The True Dangers of Heroin Detox
Heroin detox can be extremely uncomfortable. This is one of the reasons that so many people simply can’t stop once they’ve started using. The symptoms of heroin withdrawal, though different for everyone, often include things like:
- Severe full-body achiness
- Muscle spasms
- Chills and excessive sweating
- stomach cramps
Taken together, these symptoms can feel like the worst case of stomach flu you can imagine. The severity of heroin detox symptoms depends largely on the individual person and their overall health, but they aren’t usually fatal all by themselves. Sometimes, the heroin user has serious health problems they don’t even know about. If so, these issues are bound to become much more dangerous when the body is under the type of stress that heroin detox tends to create.
Heroin Detox as a Contributing Factor
Additionally, people who are addicted often neglect self-care and this increases the health risks even further. Heroin use has a high potential for mortality. The importance of this simple fact cannot be overstated. Vomiting and diarrhea alone can lead to severe dehydration and high blood sodium levels. These can be serious precursors for a fatal heart attack. Heroin withdrawal isn’t the primary cause of death for most users. The bottom line is that going through heroin detox without medical assistance causes unnecessary suffering. At worst, heroin withdrawal can be dangerous or fatal.
The mental effects of going through heroin withdrawal present another potential for lethality that is often overlooked. Depression, anxiety, and anhedonia (inability to feel pleasure) are common during heroin detox. These effects can continue for weeks or months afterward. Many heroin-addicted people suffer from Post-Acute Withdrawal Syndrome. Also known as PAWS, this includes a number of these mental effects and more. The mental anguish stacked upon the physical discomfort can be too much for many people which puts them at risk of suicide.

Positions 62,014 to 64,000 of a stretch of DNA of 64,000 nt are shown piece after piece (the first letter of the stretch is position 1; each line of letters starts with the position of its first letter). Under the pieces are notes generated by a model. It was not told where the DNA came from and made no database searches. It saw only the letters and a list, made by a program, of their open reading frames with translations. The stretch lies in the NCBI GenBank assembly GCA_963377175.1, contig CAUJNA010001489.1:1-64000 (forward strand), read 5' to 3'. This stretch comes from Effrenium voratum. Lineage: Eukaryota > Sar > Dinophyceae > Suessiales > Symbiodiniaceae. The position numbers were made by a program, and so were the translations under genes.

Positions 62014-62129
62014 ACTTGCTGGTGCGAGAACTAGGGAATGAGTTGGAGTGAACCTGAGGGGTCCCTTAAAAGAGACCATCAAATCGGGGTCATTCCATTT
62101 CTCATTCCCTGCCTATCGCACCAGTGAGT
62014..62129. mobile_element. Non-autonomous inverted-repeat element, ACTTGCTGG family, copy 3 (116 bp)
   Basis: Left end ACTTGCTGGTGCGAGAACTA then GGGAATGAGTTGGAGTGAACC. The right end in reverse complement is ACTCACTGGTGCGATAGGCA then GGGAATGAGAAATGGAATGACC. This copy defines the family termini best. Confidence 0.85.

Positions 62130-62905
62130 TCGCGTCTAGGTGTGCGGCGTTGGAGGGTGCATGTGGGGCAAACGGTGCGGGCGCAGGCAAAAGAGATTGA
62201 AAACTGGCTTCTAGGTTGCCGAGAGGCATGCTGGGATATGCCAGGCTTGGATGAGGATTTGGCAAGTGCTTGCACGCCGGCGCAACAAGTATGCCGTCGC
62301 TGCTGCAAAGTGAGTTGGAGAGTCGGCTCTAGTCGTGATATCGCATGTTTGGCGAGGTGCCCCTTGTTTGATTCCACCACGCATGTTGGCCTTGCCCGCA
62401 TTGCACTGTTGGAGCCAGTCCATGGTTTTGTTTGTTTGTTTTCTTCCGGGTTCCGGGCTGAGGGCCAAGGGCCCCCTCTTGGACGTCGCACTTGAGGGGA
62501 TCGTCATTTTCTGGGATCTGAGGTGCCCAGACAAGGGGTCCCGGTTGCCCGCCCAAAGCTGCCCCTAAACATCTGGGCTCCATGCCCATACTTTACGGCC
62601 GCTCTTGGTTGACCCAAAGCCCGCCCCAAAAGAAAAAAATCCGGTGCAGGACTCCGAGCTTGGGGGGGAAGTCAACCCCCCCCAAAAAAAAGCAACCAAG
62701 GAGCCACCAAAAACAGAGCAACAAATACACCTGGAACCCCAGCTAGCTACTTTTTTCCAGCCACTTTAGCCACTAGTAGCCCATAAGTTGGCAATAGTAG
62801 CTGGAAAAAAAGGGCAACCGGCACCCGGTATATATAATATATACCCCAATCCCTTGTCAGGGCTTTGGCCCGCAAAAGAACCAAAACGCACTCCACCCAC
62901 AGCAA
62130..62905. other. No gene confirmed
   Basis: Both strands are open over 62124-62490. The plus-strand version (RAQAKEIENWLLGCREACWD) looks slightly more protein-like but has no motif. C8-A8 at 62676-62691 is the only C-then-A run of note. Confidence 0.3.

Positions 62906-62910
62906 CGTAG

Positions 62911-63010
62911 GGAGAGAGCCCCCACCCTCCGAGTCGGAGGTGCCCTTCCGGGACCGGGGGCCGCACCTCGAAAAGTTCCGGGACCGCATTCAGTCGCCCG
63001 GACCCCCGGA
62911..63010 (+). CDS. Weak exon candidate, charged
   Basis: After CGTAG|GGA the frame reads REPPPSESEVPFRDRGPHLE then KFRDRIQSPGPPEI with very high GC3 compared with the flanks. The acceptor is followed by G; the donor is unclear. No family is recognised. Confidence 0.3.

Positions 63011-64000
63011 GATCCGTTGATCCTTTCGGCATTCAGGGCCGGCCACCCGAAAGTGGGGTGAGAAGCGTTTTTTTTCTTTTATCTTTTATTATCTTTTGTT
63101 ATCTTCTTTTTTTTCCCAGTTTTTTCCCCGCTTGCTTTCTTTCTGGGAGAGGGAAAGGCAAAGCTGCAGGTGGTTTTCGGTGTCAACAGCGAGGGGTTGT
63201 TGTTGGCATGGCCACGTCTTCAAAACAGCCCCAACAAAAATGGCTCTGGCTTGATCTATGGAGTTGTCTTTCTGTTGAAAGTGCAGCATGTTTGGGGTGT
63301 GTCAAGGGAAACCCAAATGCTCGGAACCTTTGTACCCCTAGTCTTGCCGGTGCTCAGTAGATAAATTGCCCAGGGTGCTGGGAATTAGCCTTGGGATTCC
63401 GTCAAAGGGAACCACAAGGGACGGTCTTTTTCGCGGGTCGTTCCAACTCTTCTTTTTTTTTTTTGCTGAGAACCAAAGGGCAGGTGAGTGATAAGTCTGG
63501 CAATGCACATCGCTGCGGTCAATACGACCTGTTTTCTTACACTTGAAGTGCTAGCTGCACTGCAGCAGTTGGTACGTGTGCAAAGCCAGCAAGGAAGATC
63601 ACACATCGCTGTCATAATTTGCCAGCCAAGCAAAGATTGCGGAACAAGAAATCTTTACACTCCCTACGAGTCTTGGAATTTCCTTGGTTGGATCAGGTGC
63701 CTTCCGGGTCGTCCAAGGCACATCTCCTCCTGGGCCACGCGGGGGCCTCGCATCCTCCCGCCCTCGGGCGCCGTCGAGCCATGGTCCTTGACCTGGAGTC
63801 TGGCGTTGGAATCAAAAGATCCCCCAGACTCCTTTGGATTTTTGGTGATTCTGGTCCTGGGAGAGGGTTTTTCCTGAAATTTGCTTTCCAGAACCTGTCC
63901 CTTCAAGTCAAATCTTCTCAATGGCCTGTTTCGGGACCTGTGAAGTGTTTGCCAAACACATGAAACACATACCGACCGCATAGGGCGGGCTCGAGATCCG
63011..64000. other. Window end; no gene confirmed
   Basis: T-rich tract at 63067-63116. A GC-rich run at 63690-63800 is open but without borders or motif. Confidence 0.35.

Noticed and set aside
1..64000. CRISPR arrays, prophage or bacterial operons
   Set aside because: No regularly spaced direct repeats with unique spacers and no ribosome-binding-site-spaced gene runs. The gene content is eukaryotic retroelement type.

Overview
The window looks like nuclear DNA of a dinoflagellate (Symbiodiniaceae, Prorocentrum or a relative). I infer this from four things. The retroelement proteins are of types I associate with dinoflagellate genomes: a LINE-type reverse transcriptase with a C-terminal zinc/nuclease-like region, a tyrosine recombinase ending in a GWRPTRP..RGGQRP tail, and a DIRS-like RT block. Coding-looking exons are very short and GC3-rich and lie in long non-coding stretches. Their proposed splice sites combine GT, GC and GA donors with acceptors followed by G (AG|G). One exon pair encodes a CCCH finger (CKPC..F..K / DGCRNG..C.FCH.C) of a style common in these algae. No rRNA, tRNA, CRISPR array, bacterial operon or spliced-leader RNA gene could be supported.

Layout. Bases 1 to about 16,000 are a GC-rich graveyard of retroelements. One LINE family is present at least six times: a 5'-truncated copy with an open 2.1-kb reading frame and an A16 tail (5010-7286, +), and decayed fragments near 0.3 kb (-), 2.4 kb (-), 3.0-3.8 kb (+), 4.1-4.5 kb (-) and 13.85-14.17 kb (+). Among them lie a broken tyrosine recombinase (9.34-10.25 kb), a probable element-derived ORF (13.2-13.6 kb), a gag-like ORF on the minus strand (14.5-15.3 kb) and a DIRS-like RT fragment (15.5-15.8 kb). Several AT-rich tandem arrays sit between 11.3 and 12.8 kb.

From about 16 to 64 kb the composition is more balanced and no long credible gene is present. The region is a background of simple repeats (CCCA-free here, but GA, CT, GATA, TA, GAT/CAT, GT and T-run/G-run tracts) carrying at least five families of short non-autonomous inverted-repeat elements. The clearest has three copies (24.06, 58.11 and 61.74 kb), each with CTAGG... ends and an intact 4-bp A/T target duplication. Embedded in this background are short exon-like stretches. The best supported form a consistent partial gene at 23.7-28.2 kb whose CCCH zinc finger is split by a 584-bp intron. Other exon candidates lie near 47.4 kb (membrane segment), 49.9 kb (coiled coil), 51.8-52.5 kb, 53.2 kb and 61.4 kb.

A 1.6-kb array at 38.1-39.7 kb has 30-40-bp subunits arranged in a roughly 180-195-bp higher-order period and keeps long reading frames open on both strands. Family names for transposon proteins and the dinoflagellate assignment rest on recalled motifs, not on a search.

Fortunately, the outlook for heroin users is not all gloom and doom. It’s true that the U.S. has undergone a major spike in heroin use over the past 10-15 years. But this has also led to more and better addiction treatment becoming available. Clinicians are learning more about how to treat heroin addiction and abate cravings every year. The fact is that millions of people have successfully recovered from heroin addiction and thousands more do so every year.
The Outlook for Heroin Users
No matter how far you think you have fallen, there are people out there who understand what you’re going through and are willing to help. Recovery from heroin addiction begins with you though. You must be brave and honest enough to admit that you cannot beat this on your own. You must find the willingness and humility to ask for help and to accept it and follow instructions. But if you do, there is a whole new life waiting for you on the other side of this.
If you are ready to kick the habit, there are a bunch of options out there for you. The best for most people is usually to start with medical detox. It’s the safest and most comfortable way to get through the withdrawal period without too much discomfort or risk of relapse. After detox, it’s best to attend a residential-style program for at least 30 days if you can. After that, live in recovery housing for 6 months to a year. That process isn’t necessarily right, or even possible for everyone though.
The good news is there are many options. One of the most popular is outpatient heroin detox and Medication Assisted Treatment or MAT. The point is to make recovery from heroin addiction as attainable as possible for the most people possible.